Know Mississippi Better Train Brochure, 1927
Prior to 1924, the laws in Mississippi discouraged the movement of new people and industries into the state. Though many of those laws were abolished, and more encouraging laws instated in 1924, Mississippi's reputation still had to be enhanced before progress could occur.
The Know Mississippi Better Train was born from the desire to encourage the growth of Mississippi. Led by then lieutenant governor Dennis Murphree, citizens representing twenty-six counties met in Jackson in May 1925, and agreed to charter a special train to travel throughout the United States (and sometimes Canada and Mexico). The first such train left the station in the summer of 1925, and except for four years during World War II, ran every summer until 1948.
The annual trip lasted ten to fourteen days. Carrying promotional literature, exhibits, and souvenirs, each Know Mississippi Better Train also transported 150 to 200 prominent Mississippians who were ready, willing, and able to speak well of the resources and opportunities available in the state. The Board of Supervisors of each of Mississippi's 82 counties chose two citizens to make the trip. Everywhere the train stopped, it was met by crowds of hundreds (or even thousands) of people eager to welcome the visitors and see what Mississippi had to offer. Every mayor and governor on the route was presented with a fine Mississippi-grown watermelon.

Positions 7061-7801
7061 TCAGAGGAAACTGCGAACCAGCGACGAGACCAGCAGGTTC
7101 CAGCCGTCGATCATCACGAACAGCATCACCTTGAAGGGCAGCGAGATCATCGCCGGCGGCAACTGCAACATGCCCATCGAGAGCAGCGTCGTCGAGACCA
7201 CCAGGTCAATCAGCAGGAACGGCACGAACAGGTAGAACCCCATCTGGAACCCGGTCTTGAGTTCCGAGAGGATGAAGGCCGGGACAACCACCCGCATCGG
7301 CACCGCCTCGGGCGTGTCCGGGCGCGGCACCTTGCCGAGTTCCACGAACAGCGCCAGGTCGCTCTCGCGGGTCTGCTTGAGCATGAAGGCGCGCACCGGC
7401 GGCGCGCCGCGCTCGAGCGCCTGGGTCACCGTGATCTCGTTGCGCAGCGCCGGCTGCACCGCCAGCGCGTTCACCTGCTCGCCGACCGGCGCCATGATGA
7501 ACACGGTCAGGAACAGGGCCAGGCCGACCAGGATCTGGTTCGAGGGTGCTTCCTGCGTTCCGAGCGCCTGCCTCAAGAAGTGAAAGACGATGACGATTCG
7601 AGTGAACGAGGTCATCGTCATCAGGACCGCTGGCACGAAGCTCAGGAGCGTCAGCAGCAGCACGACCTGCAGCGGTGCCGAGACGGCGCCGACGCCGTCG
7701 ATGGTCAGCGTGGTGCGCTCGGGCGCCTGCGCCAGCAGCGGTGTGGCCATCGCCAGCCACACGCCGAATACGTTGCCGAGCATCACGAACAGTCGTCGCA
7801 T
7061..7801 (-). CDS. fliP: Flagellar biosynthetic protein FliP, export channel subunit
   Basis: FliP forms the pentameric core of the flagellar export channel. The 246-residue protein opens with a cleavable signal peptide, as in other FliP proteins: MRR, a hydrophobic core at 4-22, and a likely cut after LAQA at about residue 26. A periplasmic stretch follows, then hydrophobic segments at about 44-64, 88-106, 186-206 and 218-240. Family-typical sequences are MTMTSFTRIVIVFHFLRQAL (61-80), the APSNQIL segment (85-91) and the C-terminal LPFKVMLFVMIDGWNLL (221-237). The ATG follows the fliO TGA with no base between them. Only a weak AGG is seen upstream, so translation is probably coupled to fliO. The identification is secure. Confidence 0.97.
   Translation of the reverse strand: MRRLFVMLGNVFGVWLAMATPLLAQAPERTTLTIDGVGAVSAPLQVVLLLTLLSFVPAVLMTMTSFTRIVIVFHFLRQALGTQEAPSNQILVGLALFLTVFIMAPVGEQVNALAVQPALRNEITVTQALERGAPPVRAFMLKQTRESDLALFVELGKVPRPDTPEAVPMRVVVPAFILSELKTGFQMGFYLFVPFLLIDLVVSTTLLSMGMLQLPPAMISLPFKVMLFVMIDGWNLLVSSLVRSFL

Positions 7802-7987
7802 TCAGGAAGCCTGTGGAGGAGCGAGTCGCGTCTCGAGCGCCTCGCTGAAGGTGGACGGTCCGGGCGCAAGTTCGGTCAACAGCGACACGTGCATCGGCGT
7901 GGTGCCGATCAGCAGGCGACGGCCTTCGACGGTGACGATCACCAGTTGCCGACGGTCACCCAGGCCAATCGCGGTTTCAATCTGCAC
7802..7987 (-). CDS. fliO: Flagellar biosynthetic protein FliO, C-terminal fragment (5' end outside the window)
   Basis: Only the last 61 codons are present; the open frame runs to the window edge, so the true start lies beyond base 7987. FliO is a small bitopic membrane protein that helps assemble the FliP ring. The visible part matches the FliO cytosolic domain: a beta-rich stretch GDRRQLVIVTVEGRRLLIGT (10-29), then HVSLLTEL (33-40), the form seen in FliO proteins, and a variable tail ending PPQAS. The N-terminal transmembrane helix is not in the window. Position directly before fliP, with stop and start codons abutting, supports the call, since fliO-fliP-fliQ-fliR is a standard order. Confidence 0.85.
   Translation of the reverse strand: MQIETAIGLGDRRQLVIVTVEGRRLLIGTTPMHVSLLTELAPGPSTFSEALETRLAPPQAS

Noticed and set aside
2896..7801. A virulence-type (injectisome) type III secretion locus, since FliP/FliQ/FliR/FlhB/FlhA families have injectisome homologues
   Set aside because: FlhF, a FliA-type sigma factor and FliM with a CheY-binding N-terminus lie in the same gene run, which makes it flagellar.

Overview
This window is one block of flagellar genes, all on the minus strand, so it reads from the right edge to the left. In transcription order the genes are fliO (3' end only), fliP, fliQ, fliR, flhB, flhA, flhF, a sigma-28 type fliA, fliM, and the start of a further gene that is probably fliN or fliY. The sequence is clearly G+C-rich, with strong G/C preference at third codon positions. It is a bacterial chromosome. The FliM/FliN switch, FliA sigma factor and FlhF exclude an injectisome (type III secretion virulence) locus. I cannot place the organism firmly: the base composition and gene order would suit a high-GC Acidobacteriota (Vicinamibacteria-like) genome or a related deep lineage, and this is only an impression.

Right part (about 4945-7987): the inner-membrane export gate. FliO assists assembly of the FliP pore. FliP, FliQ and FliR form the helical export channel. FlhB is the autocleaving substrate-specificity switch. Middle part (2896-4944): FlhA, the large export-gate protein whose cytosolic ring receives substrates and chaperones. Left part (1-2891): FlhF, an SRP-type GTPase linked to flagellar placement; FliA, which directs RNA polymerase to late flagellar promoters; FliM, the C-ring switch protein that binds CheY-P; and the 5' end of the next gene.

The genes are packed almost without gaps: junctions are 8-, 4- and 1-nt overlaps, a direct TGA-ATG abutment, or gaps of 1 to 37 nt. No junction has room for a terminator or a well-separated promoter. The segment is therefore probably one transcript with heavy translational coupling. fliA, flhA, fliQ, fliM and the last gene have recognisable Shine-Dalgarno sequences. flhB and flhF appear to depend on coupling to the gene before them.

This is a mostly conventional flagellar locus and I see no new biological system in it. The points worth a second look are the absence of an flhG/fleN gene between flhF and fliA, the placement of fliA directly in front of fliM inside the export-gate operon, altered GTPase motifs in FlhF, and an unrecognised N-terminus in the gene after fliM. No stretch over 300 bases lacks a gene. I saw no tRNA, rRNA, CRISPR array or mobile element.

In 1927, the trip ran from August 25 to September 10. In addition to the exhibit cars, there were eight Pullman cars and two dining cars. Three chaplains were assigned to the train, and a 25-piece band from the State Teachers College in Hattiesburg provided entertainment all along the route. The cost of the entire trip was $210.00 per person.
The Know Mississippi Better Train was an extremely effective public relations program for Mississippi. For example, in 1922, there were no poultry hatcheries in Mississippi, but by 1928, there were 125. Before 1925, there were no cheese or milk processing plants in Mississippi. By 1928, those industries had established themselves in the state and were continuing to grow. New capital invested in Mississippi in 1925 was calculated at $25,034,670. In 1926, after the Know Mississippi Better Train was instituted, new capital investments were calculated at $238,820,700. The next year, these investments had increased to $607,317,350.
For more information about the Know Mississippi Better Train:
Diamond, Rose. The Story of the "Know Mississippi Better" Train. Downloaded from http://personalpages.tds.net/~rosediamond/thestorybehindthesong.html on August 31, 2011.
Hinton (Margaret Thatch) Collection (M419). McCain Library & Archives, University of Southern Mississippi. A finding aid for this collection may be found at: http://www.lib.usm.edu/legacy/archives/m419.htm
The University of Southern Mississippi Libraries Digital Collections: http://digilib.usm.edu/cdm/index
NOTE: The brochure pictured above is from the Margaret Thatch Hinton Collection held at McCain Library & Archives, University of Southern Mississippi. Margaret Thatch traveled on the Know Mississippi Better Train and played the French horn as part of the State Teachers College Band in 1927 and 1928. She graduated in 1929 from The University of Southern Mississippi (then State Teachers College). In 1956 she received a master's degree from USM (then Mississippi Southern College), and went on to teach in the Petal (Mississippi) Public School District for a number of years.
Text for this "Item of the Month" prepared by Diane DeCesare Ross, Curator of Manuscripts, Archives, and Digital Collections.